I don’t know about that. They’re trying to throw a lot on my shoulders though. When the brand first started in the US it was a $160m company and well, now, we’ve obviously surpassed the billion-dollar mark. As we look at our international business, it’s pretty much in the infant stages. Ninety percent of our current business is done out of the US but I was there from the beginning to help the growth in the US and they’ve put the challenge on me to grow the business internationally. So really that’s my new focus – incorporating just about anything and everything that has to do with the business. But I think it’s a great opportunity for the brand as we look to grow and expand beyond the US.
Prior to being top banana, what did you do at Jordan Brand?
Anything and everything on the US side of the footwear business, from initial concepts to approving design. I had a group of 26 people that reported directly to me and I had influence over probably another 60 – everything from product marketing to design and development. All of those fell underneath my gig, just trying to come up with a strategy, or should I say, a future strategy that would allow the footwear industry of our business to grow, creating concepts and then making sure that you see those things through from beginning to end…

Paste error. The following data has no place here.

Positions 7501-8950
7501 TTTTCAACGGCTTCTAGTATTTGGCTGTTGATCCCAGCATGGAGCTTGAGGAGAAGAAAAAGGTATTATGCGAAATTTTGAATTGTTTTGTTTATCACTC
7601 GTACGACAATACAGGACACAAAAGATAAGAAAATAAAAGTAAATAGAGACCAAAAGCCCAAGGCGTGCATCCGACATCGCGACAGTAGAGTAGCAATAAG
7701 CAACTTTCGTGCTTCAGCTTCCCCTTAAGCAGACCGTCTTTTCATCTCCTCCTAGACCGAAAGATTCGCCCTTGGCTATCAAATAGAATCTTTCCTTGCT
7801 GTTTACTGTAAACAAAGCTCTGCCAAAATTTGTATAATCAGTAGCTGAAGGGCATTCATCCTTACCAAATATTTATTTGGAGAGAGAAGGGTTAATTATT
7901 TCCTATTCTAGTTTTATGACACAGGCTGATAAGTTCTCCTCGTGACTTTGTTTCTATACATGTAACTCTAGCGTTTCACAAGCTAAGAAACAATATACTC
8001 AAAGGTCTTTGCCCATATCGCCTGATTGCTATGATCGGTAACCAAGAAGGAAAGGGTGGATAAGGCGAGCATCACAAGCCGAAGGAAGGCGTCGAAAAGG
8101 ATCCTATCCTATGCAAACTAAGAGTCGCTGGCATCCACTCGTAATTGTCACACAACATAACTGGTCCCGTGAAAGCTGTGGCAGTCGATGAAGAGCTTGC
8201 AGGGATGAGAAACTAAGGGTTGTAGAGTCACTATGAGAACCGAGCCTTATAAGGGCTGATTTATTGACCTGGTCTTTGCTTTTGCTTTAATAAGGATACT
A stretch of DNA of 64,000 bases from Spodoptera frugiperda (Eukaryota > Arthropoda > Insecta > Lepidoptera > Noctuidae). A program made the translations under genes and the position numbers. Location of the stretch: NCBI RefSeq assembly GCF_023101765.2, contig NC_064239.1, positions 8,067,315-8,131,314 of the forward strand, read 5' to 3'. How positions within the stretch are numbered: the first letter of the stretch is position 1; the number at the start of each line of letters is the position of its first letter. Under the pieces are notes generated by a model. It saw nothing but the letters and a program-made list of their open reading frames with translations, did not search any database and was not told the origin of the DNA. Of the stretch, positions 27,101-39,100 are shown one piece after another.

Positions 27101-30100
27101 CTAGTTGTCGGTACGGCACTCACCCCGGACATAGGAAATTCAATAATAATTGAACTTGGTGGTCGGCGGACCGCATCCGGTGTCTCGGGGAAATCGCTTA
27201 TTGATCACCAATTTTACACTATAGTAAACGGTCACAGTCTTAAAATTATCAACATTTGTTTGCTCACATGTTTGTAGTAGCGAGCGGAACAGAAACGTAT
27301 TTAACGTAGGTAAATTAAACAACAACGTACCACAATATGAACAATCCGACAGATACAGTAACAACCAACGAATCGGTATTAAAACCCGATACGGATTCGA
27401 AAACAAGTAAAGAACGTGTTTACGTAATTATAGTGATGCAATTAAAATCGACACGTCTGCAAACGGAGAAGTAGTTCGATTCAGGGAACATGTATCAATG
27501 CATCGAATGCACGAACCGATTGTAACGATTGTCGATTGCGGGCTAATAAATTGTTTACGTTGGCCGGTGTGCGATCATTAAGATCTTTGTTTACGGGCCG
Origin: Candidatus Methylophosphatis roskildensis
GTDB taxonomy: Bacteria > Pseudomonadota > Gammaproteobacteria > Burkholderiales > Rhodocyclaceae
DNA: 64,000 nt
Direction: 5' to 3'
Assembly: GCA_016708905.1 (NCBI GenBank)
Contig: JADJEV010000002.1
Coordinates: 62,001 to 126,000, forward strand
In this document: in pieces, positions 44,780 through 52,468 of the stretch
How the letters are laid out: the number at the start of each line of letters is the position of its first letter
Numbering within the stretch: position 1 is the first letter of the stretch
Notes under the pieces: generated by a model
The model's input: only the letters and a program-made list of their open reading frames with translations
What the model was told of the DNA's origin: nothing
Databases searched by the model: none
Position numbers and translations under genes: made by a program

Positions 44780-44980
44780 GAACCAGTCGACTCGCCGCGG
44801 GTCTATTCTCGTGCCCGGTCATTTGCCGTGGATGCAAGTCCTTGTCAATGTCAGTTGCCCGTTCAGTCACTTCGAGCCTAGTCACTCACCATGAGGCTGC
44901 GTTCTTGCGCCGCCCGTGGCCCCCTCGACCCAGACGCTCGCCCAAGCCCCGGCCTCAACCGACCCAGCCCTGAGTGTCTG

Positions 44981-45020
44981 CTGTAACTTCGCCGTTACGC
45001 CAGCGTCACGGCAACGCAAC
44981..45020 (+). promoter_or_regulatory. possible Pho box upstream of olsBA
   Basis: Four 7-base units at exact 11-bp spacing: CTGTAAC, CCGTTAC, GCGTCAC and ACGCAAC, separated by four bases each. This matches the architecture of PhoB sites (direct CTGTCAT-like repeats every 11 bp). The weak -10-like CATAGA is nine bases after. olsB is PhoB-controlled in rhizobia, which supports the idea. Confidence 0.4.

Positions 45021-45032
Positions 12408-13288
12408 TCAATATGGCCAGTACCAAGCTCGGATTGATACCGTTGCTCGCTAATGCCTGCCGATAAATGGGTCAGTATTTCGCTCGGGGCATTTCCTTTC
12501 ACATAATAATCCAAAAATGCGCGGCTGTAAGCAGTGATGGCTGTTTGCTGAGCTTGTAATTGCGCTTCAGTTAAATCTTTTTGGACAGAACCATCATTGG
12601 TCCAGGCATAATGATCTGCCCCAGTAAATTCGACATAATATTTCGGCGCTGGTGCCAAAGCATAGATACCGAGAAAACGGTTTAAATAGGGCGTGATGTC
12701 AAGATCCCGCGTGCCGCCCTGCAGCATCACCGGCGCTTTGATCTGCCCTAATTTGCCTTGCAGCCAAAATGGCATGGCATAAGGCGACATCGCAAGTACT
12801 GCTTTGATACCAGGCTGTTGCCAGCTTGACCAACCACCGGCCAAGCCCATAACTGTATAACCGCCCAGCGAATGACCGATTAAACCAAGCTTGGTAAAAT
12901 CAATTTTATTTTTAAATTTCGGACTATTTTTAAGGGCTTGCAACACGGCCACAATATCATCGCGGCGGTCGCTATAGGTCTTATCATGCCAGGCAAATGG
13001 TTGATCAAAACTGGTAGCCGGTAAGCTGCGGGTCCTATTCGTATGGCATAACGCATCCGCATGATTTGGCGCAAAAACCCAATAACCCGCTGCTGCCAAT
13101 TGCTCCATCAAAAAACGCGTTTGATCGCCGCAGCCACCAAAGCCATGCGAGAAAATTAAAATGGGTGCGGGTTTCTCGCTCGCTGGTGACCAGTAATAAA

What are your thoughts on Australia at the moment and what do you hope to achieve while you’re down here?
Australia is very interesting for me. I love it here, period. There’s just so much about it that is rich.
You keep coming during winter!